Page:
July 15, 2016
I have several topics that I still need to post from my last year’s travels, so there will be a number of updates on this blog during my “intermission” from my journey, though they may be sporadic and random. I’m working on a “review” and rating of all the equipment I used over the last year, so those preparing for a similar trip may find more useful info while deciding what to take with them.
I’ll also do a bit more analysis of what I spent and where along the way (and a comparison between the expense of taking the 250 versus my 1200 — more than just fuel cost, it includes shipping costs, carnet costs, maintenance costs, etc). This is not intended to advocate the small bike, but rather to show unbiased numbers, and allow those with larger bikes to have accurate information on the cost of taking their bike on a similar trip.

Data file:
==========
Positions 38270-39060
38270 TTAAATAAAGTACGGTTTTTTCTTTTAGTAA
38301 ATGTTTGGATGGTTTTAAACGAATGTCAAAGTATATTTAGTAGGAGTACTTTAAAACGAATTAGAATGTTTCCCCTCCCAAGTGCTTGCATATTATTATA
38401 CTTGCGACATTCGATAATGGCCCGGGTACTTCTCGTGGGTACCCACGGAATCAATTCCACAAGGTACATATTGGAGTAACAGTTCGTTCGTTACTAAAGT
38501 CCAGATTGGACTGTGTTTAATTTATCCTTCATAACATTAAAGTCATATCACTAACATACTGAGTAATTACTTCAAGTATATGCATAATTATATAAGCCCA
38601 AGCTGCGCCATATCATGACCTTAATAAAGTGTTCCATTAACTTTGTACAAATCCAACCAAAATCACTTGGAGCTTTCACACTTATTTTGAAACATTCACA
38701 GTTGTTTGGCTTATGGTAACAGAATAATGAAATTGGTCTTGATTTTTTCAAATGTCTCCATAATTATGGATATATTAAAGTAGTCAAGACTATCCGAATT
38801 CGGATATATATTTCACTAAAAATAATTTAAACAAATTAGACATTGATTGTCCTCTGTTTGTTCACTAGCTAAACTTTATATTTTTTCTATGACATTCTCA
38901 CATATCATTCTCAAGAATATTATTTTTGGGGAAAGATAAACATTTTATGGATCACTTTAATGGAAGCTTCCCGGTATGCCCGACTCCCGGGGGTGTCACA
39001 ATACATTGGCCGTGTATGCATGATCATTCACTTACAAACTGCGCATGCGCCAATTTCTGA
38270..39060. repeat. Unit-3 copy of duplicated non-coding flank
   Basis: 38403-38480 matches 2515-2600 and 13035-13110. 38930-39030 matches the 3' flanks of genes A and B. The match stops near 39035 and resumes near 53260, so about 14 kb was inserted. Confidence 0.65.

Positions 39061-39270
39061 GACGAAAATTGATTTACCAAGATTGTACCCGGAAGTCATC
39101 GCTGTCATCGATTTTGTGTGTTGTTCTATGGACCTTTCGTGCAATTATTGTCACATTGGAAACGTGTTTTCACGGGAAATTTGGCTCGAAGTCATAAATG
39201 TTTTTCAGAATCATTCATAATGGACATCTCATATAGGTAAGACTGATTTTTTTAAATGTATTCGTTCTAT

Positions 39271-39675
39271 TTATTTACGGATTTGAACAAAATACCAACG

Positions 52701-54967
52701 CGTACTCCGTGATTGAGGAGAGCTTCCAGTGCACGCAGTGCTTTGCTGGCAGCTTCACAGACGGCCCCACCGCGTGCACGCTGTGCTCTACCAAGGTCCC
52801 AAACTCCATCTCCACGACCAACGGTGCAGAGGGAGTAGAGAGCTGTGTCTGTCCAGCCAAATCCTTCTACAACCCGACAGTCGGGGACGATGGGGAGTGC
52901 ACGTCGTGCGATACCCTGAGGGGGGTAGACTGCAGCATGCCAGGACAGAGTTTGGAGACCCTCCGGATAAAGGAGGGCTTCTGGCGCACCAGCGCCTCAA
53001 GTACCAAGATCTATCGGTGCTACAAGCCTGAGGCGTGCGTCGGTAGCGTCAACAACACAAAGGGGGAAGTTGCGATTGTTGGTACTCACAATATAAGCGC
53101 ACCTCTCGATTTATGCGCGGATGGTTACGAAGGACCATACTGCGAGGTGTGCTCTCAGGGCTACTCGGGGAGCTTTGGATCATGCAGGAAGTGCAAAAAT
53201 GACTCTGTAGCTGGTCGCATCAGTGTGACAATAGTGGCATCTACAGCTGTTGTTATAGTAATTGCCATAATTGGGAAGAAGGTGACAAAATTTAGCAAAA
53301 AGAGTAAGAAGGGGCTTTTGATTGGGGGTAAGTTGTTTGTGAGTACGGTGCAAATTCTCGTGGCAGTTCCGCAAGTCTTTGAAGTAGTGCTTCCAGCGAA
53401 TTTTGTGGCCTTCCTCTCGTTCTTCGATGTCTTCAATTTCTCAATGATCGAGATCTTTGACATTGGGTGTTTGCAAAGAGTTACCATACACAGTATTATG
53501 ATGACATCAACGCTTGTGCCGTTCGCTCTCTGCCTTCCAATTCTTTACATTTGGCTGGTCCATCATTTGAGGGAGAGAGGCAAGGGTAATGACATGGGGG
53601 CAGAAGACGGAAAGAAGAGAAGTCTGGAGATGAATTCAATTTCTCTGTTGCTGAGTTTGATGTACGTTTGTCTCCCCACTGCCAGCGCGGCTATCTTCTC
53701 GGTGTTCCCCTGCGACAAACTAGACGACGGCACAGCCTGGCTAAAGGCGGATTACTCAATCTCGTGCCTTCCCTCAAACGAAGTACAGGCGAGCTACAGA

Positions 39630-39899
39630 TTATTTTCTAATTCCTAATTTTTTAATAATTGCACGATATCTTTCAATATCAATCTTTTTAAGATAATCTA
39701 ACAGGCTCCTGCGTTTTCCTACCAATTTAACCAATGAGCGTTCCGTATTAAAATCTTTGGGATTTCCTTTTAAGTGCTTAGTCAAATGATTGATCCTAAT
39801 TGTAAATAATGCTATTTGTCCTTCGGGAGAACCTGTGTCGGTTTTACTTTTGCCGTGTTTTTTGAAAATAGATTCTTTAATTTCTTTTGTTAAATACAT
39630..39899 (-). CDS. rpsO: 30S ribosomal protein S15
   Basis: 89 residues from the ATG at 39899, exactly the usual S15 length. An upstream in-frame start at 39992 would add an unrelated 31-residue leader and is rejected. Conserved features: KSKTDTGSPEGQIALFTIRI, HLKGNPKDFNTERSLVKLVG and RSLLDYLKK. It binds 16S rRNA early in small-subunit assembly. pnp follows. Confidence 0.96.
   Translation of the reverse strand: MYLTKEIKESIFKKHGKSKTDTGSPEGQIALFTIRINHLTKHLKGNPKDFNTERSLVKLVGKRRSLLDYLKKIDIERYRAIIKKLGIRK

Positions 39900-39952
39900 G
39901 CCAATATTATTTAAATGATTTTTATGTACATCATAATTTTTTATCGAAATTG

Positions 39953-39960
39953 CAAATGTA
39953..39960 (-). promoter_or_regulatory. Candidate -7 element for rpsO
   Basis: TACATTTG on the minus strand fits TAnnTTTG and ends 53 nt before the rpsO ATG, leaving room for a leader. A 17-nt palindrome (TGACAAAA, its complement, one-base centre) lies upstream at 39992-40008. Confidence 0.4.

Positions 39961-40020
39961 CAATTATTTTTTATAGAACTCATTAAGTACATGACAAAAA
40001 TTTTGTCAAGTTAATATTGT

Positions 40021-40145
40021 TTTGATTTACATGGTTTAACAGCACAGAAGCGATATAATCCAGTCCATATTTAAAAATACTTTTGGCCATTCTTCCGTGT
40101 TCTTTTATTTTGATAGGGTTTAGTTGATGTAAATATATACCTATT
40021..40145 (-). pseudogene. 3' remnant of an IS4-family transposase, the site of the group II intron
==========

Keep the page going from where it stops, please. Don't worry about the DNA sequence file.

One of my readers, Jordan in New York City, sent me this link to a Sam Harris presentation on YouTube. You may have to listen to his words more than once…or maybe it’s necessary to have lived it the way I did for the past year to really understand and appreciate how accurately he describes the experience of “living” in the present versus a daily existence focused on the wrong things.
You may find it “new age” or too much of a “feel good” talk, but if you have a desire to see the world and experience different cultures, the most difficult part for most people is letting go of the commitments to daily life. Many of these perceived commitments aren’t real once you examine them. They are simply the choices you made previously, which can be altered, adjusted, or changed completely once you commit to a different lifestyle. Taking that giant first step — the leap from being committed to a job, a mortgage, a daily routine, to being completely free of all of those things — can be frightening, until you do it and look back and realize how liberating and life-changing it can be. On the other hand, it isn’t necessary to make such radical changes if you don’t want to; you can still have these experiences and maintain much of your present existence with a little extra planning.
Dare to dream. More importantly, really dare to make your dreams a reality.